The following is a transcript of an interview with Senator Dick Durbin that aired Sunday, December 15, 2019, on "Face the Nation."
MARGARET BRENNAN: We turn now to the number two Democrat in the Senate, Richard Durbin. He joins us this morning from Chicago. Good morning to you, Senator.
SENATOR RICHARD DURBIN: Good morning, MARGARET.
MARGARET BRENNAN: You know, about 20 years ago when Bill Clinton was being impeached, you had said at the time you wanted it dismissed. Now the tables are turned. We're set most likely for a trial in the Senate. But since the votes aren't in Democrat's favor, why not just dismiss it?
SEN. DURBIN: Well, I can tell you that it isn't just the president who's on trial in an impeachment proceeding. The Senate is on trial. And we have a constitutional responsibility. I hear people like Senator McConnell talking about the fact that he sat down with the folks at the White House. He's already made his decision even before he's taken his oath to promise impartial justice. He sees no need for us to spend a lot of time. My friend Senator Lindsey Graham refers to the whole thing as a crock. You know, what it boils down to is we may interfere with some tee times here, but we ought to really stand up for the demeanor, the history, and the traditions of the Senate in terms of doing this in the proper way.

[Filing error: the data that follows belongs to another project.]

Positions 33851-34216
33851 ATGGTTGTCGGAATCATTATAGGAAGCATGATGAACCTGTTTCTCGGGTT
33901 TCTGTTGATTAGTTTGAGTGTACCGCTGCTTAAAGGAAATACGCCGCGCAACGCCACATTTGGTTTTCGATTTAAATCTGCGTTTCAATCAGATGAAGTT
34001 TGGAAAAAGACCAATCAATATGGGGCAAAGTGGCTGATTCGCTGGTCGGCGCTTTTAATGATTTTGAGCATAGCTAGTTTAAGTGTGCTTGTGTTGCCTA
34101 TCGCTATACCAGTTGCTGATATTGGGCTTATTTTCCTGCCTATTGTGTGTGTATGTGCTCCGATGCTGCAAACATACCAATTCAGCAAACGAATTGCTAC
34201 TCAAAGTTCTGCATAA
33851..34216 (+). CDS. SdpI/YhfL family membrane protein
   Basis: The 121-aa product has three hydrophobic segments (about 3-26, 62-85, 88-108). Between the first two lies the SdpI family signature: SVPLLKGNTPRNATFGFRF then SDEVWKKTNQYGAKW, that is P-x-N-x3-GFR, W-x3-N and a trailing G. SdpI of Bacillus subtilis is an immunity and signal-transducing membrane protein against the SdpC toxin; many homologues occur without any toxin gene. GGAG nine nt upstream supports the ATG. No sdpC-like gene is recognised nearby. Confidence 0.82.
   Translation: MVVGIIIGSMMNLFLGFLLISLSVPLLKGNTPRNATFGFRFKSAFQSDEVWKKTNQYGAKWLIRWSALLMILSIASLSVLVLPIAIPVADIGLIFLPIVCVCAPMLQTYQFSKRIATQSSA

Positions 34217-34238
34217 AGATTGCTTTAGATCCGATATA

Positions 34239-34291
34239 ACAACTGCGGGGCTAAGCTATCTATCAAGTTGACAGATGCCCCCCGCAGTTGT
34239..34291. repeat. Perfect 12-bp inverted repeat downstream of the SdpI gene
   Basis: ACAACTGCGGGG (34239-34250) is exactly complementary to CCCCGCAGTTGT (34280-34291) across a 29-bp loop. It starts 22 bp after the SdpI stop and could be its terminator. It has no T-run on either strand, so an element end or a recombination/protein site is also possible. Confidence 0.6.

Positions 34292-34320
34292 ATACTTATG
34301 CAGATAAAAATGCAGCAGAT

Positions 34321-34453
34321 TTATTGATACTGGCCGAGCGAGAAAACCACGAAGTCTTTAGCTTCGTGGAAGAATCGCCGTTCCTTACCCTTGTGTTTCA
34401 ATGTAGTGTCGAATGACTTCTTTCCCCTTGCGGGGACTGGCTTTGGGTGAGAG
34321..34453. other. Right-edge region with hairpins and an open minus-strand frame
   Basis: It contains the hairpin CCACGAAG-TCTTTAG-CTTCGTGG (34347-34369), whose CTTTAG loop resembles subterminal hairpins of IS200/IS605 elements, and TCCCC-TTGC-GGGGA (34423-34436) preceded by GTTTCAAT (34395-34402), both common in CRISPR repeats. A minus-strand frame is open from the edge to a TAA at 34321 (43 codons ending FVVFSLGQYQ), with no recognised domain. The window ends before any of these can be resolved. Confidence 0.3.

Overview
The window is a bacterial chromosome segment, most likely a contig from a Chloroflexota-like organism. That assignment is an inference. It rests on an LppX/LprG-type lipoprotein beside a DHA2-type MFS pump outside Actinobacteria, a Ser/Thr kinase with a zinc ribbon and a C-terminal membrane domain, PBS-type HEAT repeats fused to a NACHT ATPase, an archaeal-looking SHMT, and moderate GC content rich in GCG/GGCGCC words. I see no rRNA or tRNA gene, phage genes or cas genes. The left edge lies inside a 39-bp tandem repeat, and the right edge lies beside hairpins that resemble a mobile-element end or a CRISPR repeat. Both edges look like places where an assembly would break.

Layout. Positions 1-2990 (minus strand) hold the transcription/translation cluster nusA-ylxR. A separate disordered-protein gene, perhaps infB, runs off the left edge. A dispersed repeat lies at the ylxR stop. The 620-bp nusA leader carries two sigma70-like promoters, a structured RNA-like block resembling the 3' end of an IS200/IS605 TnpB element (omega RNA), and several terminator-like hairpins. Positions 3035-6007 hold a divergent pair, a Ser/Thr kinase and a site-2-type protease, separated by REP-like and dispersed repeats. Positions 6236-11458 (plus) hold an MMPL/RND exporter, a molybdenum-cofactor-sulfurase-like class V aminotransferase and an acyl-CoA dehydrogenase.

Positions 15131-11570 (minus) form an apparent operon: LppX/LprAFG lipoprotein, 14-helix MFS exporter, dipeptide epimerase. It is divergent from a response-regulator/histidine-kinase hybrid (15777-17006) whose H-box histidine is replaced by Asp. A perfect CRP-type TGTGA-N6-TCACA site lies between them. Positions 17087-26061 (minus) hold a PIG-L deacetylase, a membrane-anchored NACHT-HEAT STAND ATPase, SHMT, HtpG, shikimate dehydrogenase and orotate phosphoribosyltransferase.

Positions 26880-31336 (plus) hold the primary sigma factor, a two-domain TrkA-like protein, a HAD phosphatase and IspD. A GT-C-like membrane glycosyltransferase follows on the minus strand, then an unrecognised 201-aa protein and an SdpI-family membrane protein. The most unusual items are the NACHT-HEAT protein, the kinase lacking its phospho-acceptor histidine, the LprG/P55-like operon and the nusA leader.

MARGARET BRENNAN: So you don't want a short trial?
SEN. DURBIN: No. I think what we ought to do is, as we did 20 years ago, let's have Senator McConnell sit down with Senator Schumer- Trent Lott sat down 20 years ago- and start this proceeding in the proper bipartisan way. That hasn't happened yet. I don't know what Senator McConnell is waiting for. And MARGARET, let me tell you what happened 20 years ago. They decided, Trent Lott, that the entire Senate, all 100 members, would go to the old Senate gallery and sit down together. We realized at that moment we were embarking on a moment that would be captured in history, this impeachment trial of Bill Clinton. And you had interesting alliances form. Ted Kennedy of Massachusetts--
MARGARET BRENNAN: Yeah.
SEN. DURBIN: --comes together with Phil Gramm of Texas to talk about the procedures during impeachment. The Senate finally realized we were on trial, too, and we had to comport ourselves in a dignified way.
MARGARET BRENNAN: Why do you think it's so different this time? Is it- is it McConnell's leadership? Is it President Trump?